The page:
In contrast, we observed a positive association between central (android and thoracic) lean mass and static lung function in males. A number of DXA studies have cited a similar relationship in healthy subjects [6, 33], with loss of lean mass an important predictor of lung function decline in the elderly . We found that for every 100 g increase in android lean mass, there was a corresponding increase in ERV of 29 mL. This finding suggests an important role for central lean mass in preserving static lung function in males. Surprisingly we did not observe significant associations between fat mass and lung function in males, nor was fat mass a significant predictor of lung function in either of the regression models. This is in contrast to females, for whom fat mass was a considerable predictor of reduced lung function. This supports previous research by Sutherland et al  who also observed a greater effect of adipose tissue on the lung function of females compared with males. In contrast to the female subjects, there was no association between neutrophilic airway inflammation and body composition or lung function in males. We did, however, observe a weak positive association between sputum eosinophils and fat mass in males, while sputum eosinophils were a negative predictor of FEV1/FVC. This result has not been previously described and further examination of the role of eosinophilic airway inflammation in overweight and obese males may be warranted.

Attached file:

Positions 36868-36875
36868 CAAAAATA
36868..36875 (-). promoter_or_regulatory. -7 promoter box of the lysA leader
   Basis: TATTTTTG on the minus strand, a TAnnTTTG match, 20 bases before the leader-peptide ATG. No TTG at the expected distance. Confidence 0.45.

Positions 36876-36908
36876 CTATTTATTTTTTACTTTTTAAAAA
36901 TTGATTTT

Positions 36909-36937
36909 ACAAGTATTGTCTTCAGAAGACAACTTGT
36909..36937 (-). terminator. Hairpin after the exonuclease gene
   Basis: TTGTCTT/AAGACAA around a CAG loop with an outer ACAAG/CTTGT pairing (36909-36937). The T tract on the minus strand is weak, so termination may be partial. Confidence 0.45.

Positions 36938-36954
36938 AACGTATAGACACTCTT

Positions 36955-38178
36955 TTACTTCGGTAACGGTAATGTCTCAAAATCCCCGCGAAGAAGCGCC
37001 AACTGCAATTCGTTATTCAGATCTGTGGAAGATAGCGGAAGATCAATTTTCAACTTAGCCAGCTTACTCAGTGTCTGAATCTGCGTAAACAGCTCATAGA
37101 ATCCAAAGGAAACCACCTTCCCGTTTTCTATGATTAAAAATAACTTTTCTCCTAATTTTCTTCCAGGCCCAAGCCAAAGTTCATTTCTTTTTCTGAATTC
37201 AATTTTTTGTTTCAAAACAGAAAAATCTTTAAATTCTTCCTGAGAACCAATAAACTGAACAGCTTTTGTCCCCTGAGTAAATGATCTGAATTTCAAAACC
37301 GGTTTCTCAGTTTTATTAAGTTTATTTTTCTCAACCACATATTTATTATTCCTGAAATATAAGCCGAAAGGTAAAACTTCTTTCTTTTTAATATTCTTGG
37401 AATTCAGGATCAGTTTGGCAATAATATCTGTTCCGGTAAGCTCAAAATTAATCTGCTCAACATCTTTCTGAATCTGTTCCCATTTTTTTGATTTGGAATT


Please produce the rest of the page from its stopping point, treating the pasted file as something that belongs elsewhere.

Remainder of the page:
Simple anthropometric measurements such as body weight or waist circumference alone do not accurately describe body composition. We did not find body weight or waist circumference to be significantly related to dynamic or static lung function in males. We propose that this may be due to the opposing effects that lean mass and fat mass have on lung function and the fact that body weight and waist measurement cannot discriminate between these two tissue types. In females, however, both body weight and waist circumference were negatively associated with static lung function. These findings suggest that if lung function prediction equations were to be adjusted for obesity, waist circumference would be a suitable measure in females but not males. This poses a problem in males, as more accurate measures of body composition (i.e. those that quantify lean mass) are not practical within the clinical setting.
A limitation of this trial is the limited sample size and its cross-sectional nature which does not allow for the establishment of causality. However, this study has generated some novel findings that extend existing knowledge in the field and suggest an interesting direction for future research. Another limitation is that DXA is not able to differentiate between visceral and subcutaneous fat, nor can it distinguish intramyocellular lipid from lean tissue. More hazardous and expensive investigational techniques such as computerised tomography (CT) and magnetic resonance imaging (MRI) would be required to evaluate the importance of these measures of fat distribution, however would be advantageous for future trials. Finally, all subjects were within a limited BMI range (28-40 kg/m2) and as such these results cannot necessarily be generalised to all individuals.